Social care COVID-19 deaths highlight need for government to go further on funding and reform Health Foundation response to Office for National Statistics data on deaths in the care sector in England and Wales in 2020
2 December 2021
‘Today’s data provide yet another illustration of the devastating impact of the pandemic on social care in England. Nearly 25,000 people in care homes died of COVID-19 in 2020 – around one in six of all deaths among people in care homes last year. There have also been high numbers of deaths among people receiving care at home and social care staff.
‘England is not the only country that struggled to protect people using and providing care. But the scale of the impact of COVID-19 on social care in England was not inevitable. During the first wave of the pandemic, central government support for social care in England was too slow and inadequate, and major gaps in the response persisted throughout 2020. How well government protected people using and providing care will be a key question for the future public inquiry.
'The social care system that entered the pandemic was a threadbare safety-net, scarred by decades of political neglect and underfunding. COVID-19 has made some longstanding problems in the sector worse – and services are under extreme pressure as we head into winter. Many people go without the care they need.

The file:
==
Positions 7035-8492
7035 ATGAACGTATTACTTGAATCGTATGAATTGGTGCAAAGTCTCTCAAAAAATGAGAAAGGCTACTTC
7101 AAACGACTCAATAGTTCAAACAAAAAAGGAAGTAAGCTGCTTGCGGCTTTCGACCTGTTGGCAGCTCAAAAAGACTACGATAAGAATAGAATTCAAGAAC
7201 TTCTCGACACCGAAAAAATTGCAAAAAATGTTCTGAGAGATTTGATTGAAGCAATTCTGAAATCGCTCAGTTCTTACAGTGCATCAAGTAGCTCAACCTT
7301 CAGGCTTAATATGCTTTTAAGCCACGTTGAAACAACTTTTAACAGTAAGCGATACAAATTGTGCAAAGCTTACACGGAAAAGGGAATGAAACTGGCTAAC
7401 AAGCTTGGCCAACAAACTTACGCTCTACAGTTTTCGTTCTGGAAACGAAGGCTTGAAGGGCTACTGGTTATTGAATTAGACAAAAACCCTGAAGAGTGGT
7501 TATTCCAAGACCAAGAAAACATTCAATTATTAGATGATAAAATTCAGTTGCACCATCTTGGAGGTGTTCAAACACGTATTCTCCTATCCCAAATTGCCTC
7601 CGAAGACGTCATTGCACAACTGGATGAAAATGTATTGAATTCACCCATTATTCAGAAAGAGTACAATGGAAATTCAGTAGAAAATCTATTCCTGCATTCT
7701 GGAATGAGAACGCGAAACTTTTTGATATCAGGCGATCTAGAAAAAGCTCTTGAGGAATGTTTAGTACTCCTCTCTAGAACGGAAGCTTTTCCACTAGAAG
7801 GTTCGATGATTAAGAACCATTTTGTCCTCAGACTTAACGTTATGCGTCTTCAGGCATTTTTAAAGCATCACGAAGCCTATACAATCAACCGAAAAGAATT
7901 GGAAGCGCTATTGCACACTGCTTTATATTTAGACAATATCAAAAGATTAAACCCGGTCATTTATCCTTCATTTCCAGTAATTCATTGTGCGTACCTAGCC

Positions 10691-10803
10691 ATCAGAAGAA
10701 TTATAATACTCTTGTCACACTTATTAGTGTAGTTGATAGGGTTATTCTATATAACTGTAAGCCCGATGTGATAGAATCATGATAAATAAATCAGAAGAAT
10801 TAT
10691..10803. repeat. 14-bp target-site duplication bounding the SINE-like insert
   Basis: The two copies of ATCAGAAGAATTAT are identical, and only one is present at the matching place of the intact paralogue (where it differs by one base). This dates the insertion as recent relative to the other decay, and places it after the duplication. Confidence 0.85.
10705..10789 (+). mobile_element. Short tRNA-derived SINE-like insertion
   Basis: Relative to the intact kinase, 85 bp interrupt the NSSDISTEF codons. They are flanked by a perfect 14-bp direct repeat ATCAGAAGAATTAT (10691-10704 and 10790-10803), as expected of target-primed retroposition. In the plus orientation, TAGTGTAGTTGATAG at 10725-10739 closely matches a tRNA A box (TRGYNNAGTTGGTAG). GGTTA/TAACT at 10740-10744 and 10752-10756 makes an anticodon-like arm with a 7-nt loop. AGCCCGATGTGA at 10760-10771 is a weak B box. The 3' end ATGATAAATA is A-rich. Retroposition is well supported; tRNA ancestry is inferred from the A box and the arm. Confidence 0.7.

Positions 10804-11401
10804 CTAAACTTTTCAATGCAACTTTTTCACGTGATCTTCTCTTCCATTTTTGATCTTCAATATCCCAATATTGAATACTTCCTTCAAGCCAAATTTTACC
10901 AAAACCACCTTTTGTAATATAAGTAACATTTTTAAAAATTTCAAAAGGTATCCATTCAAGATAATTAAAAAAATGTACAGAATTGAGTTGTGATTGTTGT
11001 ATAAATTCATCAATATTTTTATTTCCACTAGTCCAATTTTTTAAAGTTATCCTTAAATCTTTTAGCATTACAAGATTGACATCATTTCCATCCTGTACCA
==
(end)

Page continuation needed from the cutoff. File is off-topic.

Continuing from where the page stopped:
‘Government’s current plans to reform and improve the social care system do not go far enough. Yesterday's white paper paints a positive picture of what social care could look like in the future, but government funding falls well short of what is needed to turn this vision into reality. Beyond the money to cover the new cap on care costs, just £1.7bn of extra funding from the health and care levy will go towards the social care system over the next three years. This will not be enough to tackle the high levels of unmet need, persistent workforce shortages and recruitment difficulties, and the precarious position facing many care providers. To meet these challenges, we estimate that additional funding of around £7.6bn in 2022/23 is needed, rising to £9.0bn in 2024/25, over and above that provided for in the Spending Review.’
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